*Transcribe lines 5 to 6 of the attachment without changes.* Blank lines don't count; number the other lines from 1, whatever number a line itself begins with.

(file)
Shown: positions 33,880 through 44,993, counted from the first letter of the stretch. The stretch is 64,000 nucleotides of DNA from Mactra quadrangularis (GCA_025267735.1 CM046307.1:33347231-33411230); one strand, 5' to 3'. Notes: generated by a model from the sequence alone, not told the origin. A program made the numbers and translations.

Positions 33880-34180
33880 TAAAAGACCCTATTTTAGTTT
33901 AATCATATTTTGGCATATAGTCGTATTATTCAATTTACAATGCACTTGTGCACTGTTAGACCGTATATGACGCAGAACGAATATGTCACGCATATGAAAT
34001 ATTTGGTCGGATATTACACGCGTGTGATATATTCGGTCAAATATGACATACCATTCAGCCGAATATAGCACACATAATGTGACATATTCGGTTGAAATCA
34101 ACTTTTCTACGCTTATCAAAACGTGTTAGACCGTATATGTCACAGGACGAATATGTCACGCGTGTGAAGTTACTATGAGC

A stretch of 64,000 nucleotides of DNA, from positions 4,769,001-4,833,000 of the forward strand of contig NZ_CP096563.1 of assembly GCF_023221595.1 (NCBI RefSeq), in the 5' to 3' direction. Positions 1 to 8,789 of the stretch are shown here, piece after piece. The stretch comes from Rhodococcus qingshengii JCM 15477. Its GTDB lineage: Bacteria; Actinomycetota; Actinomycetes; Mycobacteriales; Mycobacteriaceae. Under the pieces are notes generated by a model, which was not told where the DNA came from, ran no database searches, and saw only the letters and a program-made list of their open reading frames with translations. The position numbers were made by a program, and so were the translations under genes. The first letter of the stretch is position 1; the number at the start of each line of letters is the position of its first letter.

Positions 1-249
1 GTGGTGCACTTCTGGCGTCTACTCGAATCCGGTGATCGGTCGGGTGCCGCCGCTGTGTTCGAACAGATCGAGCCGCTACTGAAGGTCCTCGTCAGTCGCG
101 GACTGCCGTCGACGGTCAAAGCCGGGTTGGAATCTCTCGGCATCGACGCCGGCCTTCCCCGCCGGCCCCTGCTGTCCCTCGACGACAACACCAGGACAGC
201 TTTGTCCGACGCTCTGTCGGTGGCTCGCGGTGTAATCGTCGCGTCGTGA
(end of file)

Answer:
34001 ATTTGGTCGGATATTACACGCGTGTGATATATTCGGTCAAATATGACATACCATTCAGCCGAATATAGCACACATAATGTGACATATTCGGTTGAAATCA
34101 ACTTTTCTACGCTTATCAAAACGTGTTAGACCGTATATGTCACAGGACGAATATGTCACGCGTGTGAAGTTACTATGAGC